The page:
Before we get in to market segmentation, I have a quick story to share.

One member of my mailing list emailed me a few weeks ago with a story. He is a music producer, trying to sell instrumentals online and he has A LOT of business problems.

Anyway, he was telling me how he offers three genres of instrumentals for licensing. He then told me how he markets all three genres to exactly the same audience, yet only manages to sell a few $20 beats here and there.

He wants to quit. I explained to him why he shouldn’t with one simple word.


But before I delve deeper, I just want to say that I’m going to save the issues I have with his pricing strategy for another time. Second of all and more importantly, if you’re making any mistakes and you feel like quitting, I want to tell you that it’s okay.

Everyone makes mistakes when they are starting out. Your ambition takes over and you are in a rush to make that first sale and you attempt ANY questionable promotional strategy recommended by “Big Booty Beatz”.

And some of you guys really do take some sleazy advice, but it’s fine. You’re in rehab now.

Before you even take your first steps in promotion, I want you to sit down, grab a pen and paper and…


“Alright! I’ll segment! But, what the Hell is it?” I hear you cry.


An Introduction to Segmentation

Market segmentation is the process of dividing (segmenting) a market in to smaller groups. The groups are then made up of customers who all share similar characteristics. Why?

Customers have various needs, various budgets, various locations, etc.

And let’s face it, not every business or product is going to be able to answer the needs of every single segment of a market, and this is EXACTLY why we have niche markets.

(If you’d like to read the benefits and drawbacks of niche markets, click here.)

Segmentation is about being SPECIFIC.

Furthermore, the benefits to segmenting markets are vast and the opportunities are virtually endless. Think about this for a second…

I’m a huge fan of Swansea City, who are a Premier League football team (or if you’re American – soccer).

Imagine if I segmented a part of my mailing list to find Swansea City or general Premier League fans, and sent that segment a Swansea City shirt. Quite an expensive marketing campaign, but this would turn some of those readers in to avid fans of Internal Affairs (and that’s really important to me).

Additionally, if my reader (the producer I mentioned at the beginning) focused on the segments which targeted the specific genres he sold (instead of targeting artists generally) he wouldn’t be struggling to get people to buy his beats for $20.


He’d have a better understanding of his clientele, and could promote his beats in a more valuable and meaningful way.

Just to play with another example (because I like examples), imagine if one of the genres he sold was R&B and the other was West Coast Hip Hop. He would not be selling those instrumentals to the same people…

R&B instrumentals would attract singers while the West Coast Hip Hop instrumentals would attract rappers, probably on the West Coast.

To push the example even further, his marketing campaign could target both segments individually. He could write two blog posts. One about the best studio microphones for singers, the second could be about the best microphones for rappers.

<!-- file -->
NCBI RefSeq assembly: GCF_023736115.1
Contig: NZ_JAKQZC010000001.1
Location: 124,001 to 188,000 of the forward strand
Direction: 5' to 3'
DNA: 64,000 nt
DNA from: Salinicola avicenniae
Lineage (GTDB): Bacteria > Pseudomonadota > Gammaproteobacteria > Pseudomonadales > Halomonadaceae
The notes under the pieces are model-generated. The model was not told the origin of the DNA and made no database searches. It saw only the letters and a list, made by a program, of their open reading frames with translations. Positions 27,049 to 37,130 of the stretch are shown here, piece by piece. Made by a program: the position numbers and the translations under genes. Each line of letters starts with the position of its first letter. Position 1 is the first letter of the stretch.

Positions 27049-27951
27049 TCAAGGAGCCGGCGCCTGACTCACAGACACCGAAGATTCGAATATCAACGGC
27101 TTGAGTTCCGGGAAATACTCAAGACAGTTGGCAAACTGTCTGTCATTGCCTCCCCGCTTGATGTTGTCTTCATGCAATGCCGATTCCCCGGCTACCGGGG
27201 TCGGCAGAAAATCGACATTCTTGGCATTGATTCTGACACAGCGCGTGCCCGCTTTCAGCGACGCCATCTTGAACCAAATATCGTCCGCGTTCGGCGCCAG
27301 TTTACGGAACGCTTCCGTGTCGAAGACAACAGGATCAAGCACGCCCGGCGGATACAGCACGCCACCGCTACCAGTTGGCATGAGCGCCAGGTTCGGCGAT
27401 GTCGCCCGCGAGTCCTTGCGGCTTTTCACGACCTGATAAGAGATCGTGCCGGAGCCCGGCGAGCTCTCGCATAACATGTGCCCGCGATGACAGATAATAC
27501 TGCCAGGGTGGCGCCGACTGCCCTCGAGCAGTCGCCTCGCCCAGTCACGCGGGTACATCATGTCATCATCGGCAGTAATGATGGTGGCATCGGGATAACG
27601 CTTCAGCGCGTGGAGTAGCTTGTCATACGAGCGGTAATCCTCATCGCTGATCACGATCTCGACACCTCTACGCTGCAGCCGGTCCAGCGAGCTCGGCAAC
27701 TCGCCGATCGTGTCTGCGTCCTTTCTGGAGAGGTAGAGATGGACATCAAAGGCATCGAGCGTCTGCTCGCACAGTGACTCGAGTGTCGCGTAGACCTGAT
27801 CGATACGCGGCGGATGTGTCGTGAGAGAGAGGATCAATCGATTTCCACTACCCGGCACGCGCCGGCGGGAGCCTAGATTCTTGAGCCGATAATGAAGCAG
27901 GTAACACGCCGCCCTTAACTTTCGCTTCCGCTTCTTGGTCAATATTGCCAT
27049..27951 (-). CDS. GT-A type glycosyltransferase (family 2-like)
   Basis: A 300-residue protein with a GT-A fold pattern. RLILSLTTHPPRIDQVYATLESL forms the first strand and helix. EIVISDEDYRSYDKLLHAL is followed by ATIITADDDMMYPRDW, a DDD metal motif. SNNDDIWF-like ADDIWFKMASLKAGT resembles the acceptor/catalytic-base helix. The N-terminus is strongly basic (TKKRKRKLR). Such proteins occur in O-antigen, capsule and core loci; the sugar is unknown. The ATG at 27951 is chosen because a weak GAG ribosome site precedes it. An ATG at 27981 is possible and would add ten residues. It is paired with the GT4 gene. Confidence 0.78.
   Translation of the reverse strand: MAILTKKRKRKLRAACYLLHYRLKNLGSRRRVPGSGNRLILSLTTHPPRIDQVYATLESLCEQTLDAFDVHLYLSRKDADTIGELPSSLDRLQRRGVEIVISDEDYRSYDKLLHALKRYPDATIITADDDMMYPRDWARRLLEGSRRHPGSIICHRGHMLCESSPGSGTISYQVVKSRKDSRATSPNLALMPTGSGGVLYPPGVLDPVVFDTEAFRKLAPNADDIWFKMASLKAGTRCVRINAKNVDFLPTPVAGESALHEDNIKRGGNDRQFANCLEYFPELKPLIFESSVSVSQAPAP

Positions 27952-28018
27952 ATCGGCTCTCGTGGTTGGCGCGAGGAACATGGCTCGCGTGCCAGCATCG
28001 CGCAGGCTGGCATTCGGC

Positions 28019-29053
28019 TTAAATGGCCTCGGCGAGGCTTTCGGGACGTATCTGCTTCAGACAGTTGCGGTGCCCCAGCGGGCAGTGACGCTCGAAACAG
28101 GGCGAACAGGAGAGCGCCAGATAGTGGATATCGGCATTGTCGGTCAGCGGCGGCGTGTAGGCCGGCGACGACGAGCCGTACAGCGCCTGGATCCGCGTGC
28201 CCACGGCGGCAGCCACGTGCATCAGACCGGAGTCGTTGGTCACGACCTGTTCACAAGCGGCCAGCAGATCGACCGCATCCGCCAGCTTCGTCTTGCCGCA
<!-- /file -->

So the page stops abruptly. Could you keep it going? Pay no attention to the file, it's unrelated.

He could then promote those posts on Facebook, and the blog post targeting rappers could be promoted specifically towards rappers on the West Coast. Do you see how valuable it is!?

You better say “Yes”.

Anyway, let’s get in to…

The Four Bases

We now know why to segment, but how do we do it?

Well, there are four main bases to segmenting a market and they are geographic, demographic/firmographic, psychographic and behaviouristic.

Geographic is associated with the location of the customer. Therefore, you’d consider the region they are located, whether it was urban or rural and the population density of that region… You might even want to think about the weather and climate, if you plan to tour there!

Now, demographic and firmographic are virtually the same things. Demographic is focused on consumers (who your fans are) and firmographic is focused on businesses (the artists you work with/produce for, companies you license music to, etc.). These two areas cover a wide range of variables including the age of the consumer or business, the consumer’s gender, the size of the customer’s family, their occupation, income, education and religion.

Psychographic covers the lifestyle elements of your customer. Therefore, you’d consider what their hobbies, opinions, other interests and even social class are.

And finally, the behavioural variables include brand loyalty, the benefits the customer wants to receive from buying from you, their usage rate (how much they’ll listen to your album, or attend gigs), and their readiness to purchase.

That really was jam-packed full of information, but I told you to sit back and grab a pen and paper!

One Last Thing

I have a few requests.

  1. I noticed a lot of you have been slacking a lot when I’ve asked you to comment (and when I say a lot, I mean A LOT)… I want you to take an extra two minutes of your time to write a comment telling me your first thoughts on how you’ll be using segmentation in the future. Let me know if you want me to expand on any of the points I make. I’ll be happy to… And remember, if you don’t comment, I know who you are!
  2. If you know anyone in the music industry who is struggling with defining their audience, I want you to send them this link. Remember how I gave the example of giving value to my readers by buying them a Swansea City shirt? Use this blog post as a Swansea shirt, and send it to a friend of yours.

Now, this really is the last thing. If you’re new around here, why not subscribe to my mailing list? You can do so below. It’s FREE!


Thank you for reading,